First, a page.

Michael J. Smith, Dick Scobee, Ronald McNair, Ellison Onizuka, Christa McAuliffe (scheduled to be the first teacher in space), Gregory Jarvis, and Judith Resnik were onboard and tragically lost their lives. This way before the internet’s time, however 85 percent of Americans surveyed, had heard the news within an hour of the accident.
Space Shuttle Columbia Memorial for the disaster that occurred on February 1, 2003, when the Space Shuttle Columbia disintegrated over Texas. The loss of Columbia was a result of damage sustained during launch when a piece of foam insulation the size of a small briefcase broke off the Space Shuttle external fuel tank. This tank contains the liquid hydrogen fuel and liquid oxygen oxidizer. The Shuttle’s thermal protection system (TPS), which protects it from heat generated within the atmosphere during re-entry.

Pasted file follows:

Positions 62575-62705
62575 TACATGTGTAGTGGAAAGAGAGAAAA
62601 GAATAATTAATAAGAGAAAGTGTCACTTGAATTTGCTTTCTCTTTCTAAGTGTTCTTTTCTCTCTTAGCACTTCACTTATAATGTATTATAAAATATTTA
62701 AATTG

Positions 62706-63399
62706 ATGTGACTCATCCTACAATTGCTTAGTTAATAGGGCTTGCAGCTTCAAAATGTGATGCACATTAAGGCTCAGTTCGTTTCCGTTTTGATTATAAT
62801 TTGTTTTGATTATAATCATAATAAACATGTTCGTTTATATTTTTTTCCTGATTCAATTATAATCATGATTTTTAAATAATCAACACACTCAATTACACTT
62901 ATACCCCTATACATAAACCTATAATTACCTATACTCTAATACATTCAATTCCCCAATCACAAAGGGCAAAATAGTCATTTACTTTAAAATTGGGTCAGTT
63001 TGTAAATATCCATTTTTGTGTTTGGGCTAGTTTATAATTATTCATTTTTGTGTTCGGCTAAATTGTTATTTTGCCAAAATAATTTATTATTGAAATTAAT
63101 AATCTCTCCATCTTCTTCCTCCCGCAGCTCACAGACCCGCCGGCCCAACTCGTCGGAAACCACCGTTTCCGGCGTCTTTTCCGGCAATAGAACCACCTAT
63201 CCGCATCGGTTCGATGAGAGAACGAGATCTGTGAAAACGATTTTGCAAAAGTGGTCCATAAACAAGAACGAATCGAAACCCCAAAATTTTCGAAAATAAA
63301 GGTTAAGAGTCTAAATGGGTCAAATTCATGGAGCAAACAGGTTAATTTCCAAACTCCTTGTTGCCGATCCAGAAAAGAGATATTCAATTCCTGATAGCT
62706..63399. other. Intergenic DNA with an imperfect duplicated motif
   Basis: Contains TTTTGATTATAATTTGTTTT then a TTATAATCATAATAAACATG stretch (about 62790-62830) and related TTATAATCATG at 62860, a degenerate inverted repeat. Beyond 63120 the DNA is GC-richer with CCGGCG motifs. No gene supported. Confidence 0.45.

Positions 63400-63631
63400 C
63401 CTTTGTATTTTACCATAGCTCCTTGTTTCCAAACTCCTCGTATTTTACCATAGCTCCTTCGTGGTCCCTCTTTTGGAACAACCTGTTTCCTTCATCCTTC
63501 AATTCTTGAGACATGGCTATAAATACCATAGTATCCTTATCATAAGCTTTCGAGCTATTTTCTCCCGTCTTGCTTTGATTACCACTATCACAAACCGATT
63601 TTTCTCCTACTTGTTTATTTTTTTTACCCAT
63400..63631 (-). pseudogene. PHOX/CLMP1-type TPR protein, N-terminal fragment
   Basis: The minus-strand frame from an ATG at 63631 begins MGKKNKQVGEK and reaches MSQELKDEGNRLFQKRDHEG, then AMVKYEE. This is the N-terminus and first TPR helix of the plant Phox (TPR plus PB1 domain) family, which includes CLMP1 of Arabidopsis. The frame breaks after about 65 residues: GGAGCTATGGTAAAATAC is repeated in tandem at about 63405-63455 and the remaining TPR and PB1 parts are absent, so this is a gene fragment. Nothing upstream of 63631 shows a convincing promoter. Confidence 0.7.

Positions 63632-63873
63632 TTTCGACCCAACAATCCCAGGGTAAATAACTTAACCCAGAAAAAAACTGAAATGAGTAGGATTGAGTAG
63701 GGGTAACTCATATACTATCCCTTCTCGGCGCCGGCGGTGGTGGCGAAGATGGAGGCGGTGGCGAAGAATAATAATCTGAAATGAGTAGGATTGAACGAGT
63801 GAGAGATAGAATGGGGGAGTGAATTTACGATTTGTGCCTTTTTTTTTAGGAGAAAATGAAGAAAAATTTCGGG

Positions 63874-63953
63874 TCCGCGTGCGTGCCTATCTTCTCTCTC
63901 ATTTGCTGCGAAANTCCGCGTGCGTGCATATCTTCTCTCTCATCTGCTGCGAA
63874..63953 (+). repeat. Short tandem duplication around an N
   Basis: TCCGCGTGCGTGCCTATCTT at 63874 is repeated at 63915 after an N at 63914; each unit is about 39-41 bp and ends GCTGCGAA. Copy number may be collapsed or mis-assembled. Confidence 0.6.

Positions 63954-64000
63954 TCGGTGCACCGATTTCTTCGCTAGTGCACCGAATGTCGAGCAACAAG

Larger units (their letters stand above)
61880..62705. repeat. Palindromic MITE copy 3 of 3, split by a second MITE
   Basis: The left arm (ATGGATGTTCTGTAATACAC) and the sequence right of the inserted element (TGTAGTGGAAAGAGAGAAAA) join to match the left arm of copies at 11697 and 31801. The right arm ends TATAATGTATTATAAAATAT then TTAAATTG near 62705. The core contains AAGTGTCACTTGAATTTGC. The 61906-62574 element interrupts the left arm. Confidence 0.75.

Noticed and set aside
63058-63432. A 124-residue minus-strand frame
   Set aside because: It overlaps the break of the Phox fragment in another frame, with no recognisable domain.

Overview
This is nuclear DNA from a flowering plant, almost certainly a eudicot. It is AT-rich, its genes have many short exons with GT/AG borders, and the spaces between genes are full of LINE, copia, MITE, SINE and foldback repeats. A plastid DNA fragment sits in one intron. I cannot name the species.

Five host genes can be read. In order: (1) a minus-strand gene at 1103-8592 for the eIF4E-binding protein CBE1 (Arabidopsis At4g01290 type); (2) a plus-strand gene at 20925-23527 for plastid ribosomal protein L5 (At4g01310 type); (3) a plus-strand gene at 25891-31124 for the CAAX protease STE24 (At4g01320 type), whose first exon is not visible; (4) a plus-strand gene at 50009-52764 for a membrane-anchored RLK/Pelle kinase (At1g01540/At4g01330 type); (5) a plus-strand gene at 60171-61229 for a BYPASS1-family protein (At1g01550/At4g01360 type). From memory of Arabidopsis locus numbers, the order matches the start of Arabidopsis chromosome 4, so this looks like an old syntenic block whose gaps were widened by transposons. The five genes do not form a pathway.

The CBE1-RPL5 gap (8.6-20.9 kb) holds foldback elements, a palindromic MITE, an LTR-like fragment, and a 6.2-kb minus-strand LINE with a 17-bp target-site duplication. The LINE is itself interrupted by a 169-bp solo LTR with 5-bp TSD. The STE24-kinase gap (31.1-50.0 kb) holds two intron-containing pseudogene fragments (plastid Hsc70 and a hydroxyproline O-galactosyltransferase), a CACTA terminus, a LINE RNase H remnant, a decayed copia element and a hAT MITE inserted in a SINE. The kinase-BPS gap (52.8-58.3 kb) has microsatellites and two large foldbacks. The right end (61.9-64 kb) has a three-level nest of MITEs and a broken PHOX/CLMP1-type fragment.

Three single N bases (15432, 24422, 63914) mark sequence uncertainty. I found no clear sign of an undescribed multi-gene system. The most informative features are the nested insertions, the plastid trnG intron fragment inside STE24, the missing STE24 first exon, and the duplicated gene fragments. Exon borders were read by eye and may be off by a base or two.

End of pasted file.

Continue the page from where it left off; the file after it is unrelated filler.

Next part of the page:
Crew members David M. Brown, Rick D. Husband, Laurel Clark, Kalpana Chawla, Michael P. Anderson, William C. McCool and Ilan Ramon tragically lost their lives.
Iran Hostage Rescue Attempt Memorial 52 US citizens were held hostage for 444 days from November 4, 1979 to January 20, 1981, after a group of Islamist students and militants took over the Embassy of the United States in support of the Iranian Revolution.
This “Third Infantry Division U.S. Army Rock of the Marine” was nearby…